Homework, or no homework?
It's a question that challenges a practice educators have relied on for decades. But parents in one school district are being asked if homework is really a good thing for their kids.
Administrators know what the kids would say, but when asked "Should homework be eliminated?" parents had different responses.
Johnny Martinez's kids are just starting school, and he says homework keeps them focused.
"I'm pretty sure if my daughter didn't have homework she would be playing video games or on the tablet all day," he said. "I wouldn't sign up for that."
On the other hand, moms with older children like Laura Kelly say they face hours of homework every night and it's too much.
"They can have some homework, but not the amount they have," she said. "It's a lot of work."
The debate in the Patchogue Medford school district was sparked by a homework survey posted on the district website. The survey, which included questions like "How involved are you in your child's homework?", was district Superintendent Michael Hynes' idea.
Hynes says it's time for schools to put the age-old tradition to the test. He has already doubled recess times and introduced yoga and meditation in the classroom. The idea, he says, is to find a balance for a generation of kids facing many demands.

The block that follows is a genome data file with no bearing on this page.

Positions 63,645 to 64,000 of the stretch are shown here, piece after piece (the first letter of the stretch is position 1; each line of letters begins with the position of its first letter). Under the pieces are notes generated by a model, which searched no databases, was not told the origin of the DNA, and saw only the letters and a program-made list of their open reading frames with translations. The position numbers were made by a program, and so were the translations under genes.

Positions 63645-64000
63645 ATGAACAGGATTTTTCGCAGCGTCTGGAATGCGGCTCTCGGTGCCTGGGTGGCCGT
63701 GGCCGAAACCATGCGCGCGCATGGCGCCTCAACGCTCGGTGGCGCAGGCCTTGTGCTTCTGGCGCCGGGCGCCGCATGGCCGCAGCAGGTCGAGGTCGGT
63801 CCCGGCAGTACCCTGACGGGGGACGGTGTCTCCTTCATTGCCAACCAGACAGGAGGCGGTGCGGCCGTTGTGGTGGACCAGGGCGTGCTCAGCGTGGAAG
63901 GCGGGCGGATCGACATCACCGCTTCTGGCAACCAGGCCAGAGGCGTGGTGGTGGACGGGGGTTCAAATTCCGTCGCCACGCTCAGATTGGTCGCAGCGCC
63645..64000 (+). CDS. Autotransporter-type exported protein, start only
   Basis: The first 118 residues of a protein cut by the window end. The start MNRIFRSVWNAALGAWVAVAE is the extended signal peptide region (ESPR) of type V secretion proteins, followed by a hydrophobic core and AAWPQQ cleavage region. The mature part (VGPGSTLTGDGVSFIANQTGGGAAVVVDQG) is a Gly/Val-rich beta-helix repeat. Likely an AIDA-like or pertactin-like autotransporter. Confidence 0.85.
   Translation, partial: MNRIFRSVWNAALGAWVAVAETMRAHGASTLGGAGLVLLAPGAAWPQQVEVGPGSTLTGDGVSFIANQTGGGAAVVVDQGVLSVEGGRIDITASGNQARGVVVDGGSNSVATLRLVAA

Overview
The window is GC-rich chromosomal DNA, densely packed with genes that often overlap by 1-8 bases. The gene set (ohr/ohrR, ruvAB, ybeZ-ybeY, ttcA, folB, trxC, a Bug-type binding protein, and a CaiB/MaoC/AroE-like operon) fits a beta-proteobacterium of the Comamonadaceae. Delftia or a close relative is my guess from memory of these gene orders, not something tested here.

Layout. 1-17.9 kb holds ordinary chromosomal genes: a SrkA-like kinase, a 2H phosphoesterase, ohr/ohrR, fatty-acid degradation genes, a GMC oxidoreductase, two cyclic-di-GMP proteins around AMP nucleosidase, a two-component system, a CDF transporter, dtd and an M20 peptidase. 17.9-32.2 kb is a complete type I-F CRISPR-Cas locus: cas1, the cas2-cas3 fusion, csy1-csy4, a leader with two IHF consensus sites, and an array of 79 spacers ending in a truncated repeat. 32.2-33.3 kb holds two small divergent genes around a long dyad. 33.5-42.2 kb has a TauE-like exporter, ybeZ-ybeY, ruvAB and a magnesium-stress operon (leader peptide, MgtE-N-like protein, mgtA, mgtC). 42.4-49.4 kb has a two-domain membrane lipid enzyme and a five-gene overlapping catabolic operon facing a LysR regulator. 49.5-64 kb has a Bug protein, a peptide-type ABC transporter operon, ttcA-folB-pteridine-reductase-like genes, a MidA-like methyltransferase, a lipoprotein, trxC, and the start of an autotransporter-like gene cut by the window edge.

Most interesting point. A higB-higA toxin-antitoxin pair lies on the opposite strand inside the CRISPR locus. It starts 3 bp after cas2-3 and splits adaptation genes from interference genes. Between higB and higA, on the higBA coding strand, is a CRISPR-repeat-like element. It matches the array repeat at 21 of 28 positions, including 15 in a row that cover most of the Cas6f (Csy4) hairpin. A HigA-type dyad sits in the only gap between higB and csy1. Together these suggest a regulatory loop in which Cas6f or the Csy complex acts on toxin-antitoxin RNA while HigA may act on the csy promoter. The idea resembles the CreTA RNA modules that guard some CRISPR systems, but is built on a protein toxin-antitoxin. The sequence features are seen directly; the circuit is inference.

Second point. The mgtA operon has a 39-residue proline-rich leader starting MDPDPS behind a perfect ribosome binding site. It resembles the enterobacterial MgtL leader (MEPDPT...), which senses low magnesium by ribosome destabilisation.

"I think it's time that schools test the assumptions we've had for 50 years as far as what's best for kids," he said. "I think academics will improve if we look at the whole child."
Hynes wants parents, teachers and administrators to weigh in on homework. Should it be let as is, scaled back or simply eliminated entirely for kids in grades K through 6? The district expects to make a decision on the homework question later this spring.
Mary Zois says her grandchildren already have enough work during the day, but parent Bob Civitella says a little brain exercise can't hurt.
"Generally, a little bit of homework never hurt anybody," he said.